So there are ways to rationalize this, but the notion that the Legislature is the problem I’ve never been particularly sympathetic to. Some legislators are the problem. Some legislators are the solution. And if voters pick a person to represent them at a convention, that needs to be respected.

There are other issues that can be done. For example, there is a sense that some of the Senate districts are not fairly drawn and that there are better ways of electing delegates than the vote-for-three model that currently exists. Right now, if a delegate selection election were held, you would walk into your voting booth and there would be a list of two, twenty, thirty, forty names. You would vote for three of them and the top three vote getters would go.

There is a theory that if you change that, which you could do by law, so that there is a list of forty candidates but every voter gets one vote and the top three vote getters go … that you have a much more representative body at the convention. I think that’s true.”

Link to audio

Brodsky on why he thinks that some of the proposed ethics reform legislation would not be effective in cleaning up Albany and the reforms that he thinks would actually work:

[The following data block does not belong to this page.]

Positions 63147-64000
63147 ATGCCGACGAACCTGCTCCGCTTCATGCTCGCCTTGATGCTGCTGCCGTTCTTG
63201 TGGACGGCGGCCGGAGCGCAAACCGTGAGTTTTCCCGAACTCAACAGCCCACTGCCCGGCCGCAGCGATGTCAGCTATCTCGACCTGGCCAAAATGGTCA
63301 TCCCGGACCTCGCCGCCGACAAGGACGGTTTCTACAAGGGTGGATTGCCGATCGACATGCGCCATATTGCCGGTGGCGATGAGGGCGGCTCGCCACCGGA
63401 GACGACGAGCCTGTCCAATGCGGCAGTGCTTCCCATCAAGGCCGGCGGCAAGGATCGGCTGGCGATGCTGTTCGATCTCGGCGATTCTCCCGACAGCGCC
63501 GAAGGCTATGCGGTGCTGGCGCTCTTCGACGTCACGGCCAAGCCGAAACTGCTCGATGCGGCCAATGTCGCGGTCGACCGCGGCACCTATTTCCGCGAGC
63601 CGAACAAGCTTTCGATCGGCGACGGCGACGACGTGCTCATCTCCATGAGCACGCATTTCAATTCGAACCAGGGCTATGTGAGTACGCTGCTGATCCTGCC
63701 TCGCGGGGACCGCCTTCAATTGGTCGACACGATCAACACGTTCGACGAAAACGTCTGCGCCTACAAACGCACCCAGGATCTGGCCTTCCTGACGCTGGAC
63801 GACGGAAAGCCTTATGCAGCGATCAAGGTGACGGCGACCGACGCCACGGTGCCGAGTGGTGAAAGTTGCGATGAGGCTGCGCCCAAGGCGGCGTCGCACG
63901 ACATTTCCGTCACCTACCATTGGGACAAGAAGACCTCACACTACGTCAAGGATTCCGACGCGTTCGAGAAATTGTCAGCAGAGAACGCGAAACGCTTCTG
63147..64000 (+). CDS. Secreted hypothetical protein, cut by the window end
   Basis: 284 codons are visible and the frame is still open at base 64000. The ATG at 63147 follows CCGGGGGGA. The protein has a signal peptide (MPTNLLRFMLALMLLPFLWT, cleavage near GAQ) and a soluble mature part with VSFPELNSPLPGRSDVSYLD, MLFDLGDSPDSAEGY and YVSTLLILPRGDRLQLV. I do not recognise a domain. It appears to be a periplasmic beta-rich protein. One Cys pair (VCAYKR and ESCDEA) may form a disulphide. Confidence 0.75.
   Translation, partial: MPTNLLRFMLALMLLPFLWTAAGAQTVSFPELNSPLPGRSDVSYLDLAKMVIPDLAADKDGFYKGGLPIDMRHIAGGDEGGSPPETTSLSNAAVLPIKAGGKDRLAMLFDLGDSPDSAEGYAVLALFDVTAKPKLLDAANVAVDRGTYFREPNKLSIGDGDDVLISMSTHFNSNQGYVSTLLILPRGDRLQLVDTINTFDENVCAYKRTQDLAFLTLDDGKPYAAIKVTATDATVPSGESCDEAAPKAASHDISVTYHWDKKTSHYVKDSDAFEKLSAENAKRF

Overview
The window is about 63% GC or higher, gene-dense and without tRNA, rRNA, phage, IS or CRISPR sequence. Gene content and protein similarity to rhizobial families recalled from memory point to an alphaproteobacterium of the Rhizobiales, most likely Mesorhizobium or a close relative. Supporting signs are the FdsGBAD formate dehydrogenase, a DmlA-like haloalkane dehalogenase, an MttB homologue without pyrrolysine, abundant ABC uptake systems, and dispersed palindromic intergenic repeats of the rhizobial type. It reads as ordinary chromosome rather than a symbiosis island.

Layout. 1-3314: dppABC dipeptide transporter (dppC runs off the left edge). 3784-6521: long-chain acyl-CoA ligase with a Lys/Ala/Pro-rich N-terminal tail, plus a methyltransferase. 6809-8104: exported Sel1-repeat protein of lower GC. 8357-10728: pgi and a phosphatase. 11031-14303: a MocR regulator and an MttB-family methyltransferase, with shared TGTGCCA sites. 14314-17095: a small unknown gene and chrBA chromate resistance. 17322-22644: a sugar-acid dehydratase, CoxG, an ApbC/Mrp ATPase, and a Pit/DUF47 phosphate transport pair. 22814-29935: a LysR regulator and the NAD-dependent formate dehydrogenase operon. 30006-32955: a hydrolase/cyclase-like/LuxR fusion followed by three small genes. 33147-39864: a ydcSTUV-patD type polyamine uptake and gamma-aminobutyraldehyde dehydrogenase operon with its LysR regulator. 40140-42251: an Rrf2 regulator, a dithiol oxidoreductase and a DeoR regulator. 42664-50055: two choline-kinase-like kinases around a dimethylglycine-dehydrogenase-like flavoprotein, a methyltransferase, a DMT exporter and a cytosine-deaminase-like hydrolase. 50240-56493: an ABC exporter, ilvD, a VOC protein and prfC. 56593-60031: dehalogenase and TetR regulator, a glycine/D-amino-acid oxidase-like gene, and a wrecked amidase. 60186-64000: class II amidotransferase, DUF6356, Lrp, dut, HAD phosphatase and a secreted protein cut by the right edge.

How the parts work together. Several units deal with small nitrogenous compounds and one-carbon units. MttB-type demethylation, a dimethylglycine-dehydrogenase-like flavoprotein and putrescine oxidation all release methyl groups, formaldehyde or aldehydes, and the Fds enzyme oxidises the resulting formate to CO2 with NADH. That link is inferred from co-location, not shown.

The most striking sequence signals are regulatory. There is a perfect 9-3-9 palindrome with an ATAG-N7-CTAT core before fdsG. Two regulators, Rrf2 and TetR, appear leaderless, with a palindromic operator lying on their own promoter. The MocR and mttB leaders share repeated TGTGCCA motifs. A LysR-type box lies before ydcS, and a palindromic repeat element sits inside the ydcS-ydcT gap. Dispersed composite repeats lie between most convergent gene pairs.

RB: “As we saw in the Skelos case, Dean Skelos did not put any money in his own pocket. The money was sent to a family member. … There’s no way to legislate against that and the laws that are being proposed don’t even try.

So the call for legislative reform is, I think, best looked at in terms of what would really work and I think there are two things that could be done that so far haven’t been done that are really worth looking at. One is doing something about budget money pots that are largely a secret, parsed out by the governor and the legislative leaders. I think there is a real problem there and I think it can be and should be addressed by law.